5. Leave behind detailed pet care instructions for your sitter

To ensure your dog receives the best pet care while you’re on vacation, you should leave detailed instructions for anyone looking after your dog while you’re away.

Think about things like:

  • What is your dog’s routine? Dogs love routines; feeding times, walks and sleeping habits should be kept as close to normal as possible.
  • How much do they eat at each meal? List how much meat, kibble or mixer biscuits should be given to your dog for each meal. Or – even better – portion out the food before you go away.
  • What emergency processes do you have in place? Should something go wrong – heaven forbid – your sitter needs to know who to contact in the event of an emergency and who your dog’s vet is. You should also leave some details of how you can be contacted while on holiday too.
  • What medication will your dog need? Whether your dog is on prescribed medication, or needs a flea or wormer tablet while you’re away, make sure all of this is noted down with details on when and how much your dog should have.
  • Does your dog have any unusual behaviours or habits? Whether your dog paces while anxious, pulls on the lead or jumps up, you should list any unusual or abnormal habits or behaviour your dog often displays. This will ensure your sitter is aware of what may happen and how to handle these situations when they arise.

6. Use a camera to keep an eye on your dog while you’re away

Even if you’re leaving your dog at home with someone you trust, you might want to check in to see how your dog is doing, both for reassurance that everything is okay and for your own happiness as you may also be missing your best friend.

Rather than racking up a huge phone or Facetime bill, invest in a specially designed dog camera.

We’ve recently been gifted a Furbo, which not only has a good quality camera, but also has two-way speaking, bark alerts and treat-tossing functionality.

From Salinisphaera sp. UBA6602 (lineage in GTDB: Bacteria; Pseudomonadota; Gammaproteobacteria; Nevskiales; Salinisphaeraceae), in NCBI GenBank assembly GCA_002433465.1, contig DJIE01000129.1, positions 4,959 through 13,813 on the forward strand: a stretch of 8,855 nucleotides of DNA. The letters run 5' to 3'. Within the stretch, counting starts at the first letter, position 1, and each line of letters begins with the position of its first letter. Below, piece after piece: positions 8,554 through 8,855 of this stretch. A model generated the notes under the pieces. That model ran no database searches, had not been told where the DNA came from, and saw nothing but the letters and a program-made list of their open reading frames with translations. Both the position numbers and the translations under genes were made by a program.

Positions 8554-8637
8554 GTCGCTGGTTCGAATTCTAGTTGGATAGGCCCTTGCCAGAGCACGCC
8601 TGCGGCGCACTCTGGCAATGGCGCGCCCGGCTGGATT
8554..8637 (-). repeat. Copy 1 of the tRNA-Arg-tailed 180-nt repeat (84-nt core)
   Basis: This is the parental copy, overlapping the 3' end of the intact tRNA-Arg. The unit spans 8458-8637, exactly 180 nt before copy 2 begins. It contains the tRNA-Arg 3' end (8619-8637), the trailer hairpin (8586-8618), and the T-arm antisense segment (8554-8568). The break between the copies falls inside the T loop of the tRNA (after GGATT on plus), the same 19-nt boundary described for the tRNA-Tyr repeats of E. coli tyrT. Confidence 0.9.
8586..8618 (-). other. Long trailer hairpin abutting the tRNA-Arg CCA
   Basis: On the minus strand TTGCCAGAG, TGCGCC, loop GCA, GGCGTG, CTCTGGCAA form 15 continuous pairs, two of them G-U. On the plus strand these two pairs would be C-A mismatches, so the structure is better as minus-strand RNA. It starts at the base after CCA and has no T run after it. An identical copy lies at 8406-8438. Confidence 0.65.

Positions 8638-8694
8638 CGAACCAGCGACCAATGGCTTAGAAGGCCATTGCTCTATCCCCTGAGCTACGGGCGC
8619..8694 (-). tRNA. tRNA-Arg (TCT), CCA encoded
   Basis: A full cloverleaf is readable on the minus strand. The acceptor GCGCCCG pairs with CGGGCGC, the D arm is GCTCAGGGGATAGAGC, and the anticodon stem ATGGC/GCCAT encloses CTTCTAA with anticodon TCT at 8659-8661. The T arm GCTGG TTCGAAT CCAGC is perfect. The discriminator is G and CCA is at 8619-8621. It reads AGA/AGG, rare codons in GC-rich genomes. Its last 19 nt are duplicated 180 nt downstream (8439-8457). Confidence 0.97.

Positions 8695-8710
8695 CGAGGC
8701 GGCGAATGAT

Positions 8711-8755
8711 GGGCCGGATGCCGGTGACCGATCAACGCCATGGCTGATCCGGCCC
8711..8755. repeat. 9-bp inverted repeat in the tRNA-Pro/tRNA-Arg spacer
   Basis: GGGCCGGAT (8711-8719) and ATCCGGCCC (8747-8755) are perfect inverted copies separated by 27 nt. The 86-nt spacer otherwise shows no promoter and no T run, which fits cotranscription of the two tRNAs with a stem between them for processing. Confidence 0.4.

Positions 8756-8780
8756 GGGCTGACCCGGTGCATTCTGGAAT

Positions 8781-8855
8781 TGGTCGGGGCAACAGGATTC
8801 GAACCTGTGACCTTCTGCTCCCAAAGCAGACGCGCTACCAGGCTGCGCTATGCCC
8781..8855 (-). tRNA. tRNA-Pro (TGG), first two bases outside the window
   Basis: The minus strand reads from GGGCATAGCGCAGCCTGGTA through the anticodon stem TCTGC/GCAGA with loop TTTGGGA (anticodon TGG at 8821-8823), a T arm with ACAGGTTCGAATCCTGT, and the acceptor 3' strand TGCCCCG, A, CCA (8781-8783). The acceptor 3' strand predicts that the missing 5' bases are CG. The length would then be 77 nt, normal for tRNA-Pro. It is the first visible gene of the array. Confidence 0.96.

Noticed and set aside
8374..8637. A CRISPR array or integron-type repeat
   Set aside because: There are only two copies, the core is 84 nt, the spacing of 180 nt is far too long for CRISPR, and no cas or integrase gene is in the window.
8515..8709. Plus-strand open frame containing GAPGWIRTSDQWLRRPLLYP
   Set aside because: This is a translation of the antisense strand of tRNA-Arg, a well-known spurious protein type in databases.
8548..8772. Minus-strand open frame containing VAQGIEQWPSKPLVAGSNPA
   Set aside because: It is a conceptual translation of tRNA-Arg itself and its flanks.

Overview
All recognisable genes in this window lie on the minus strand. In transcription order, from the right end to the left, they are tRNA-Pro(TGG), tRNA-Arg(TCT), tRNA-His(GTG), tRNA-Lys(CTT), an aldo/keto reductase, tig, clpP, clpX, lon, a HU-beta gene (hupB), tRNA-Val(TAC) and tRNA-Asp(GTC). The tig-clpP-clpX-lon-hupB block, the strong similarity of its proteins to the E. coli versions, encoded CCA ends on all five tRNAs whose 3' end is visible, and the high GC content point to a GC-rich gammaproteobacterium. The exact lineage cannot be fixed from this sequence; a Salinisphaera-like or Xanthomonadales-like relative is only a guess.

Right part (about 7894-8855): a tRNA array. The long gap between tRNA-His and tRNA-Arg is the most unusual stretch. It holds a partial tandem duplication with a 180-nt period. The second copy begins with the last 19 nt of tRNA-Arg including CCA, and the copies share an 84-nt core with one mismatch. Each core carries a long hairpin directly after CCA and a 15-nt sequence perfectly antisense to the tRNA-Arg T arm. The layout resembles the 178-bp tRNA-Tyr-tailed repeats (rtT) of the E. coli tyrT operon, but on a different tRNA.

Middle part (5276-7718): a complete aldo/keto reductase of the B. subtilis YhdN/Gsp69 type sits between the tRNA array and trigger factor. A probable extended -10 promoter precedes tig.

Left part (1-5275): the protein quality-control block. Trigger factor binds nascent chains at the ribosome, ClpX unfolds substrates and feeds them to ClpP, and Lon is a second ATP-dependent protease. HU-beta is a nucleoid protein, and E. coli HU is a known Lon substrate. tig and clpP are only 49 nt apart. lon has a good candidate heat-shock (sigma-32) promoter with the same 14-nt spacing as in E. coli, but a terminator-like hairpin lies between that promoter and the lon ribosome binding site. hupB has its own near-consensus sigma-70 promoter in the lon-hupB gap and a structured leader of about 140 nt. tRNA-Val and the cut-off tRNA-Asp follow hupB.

We initially had a couple of connection issues, but once it was completely setup and in use, it’s been perfect for checking in on our dog and keeping him entertained with dog treats.

One tip we do have is to either use part of your dog’s meals as treats or buy special low fat ones… just in case you get a bit trigger happy with throwing treats via the Furbo phone app!

Travel planning is a breeze when you know your dog is well looked after at home… although be prepared for him to give you puppy dog eyes to make Furbo throw more treats!

When You Can’t Leave Your Dog At Home…

Sometimes it’s not always possible to leave your dog at home.

Maybe you’re travelling for a two or three week trip.
Maybe you’re leaving your dog for a month or longer.
Maybe you don’t have any friends or family nearby.
Or maybe you’ve not yet met your neighbours, let alone trust them to keep an eye on things.

Here are some things you can try when you can’t leave your dog at home.

1. Board your dog with a professional pet sitter

Professional pet sitters don’t only have to do home visits. Often, you’ll be able to find trusted pet sitters who offer an at-home boarding service.

This will see your dog staying at their house for the length of your trip.

You should ensure your dog meets your pet sitter beforehand so that they’re comfortable staying with them in your absence and it’s best to leave your dog with some home comforts such as their own blanket and bedding or favourite toys. This goes for wherever your dog is staying during your holiday.

Justine kissing Kai on the nose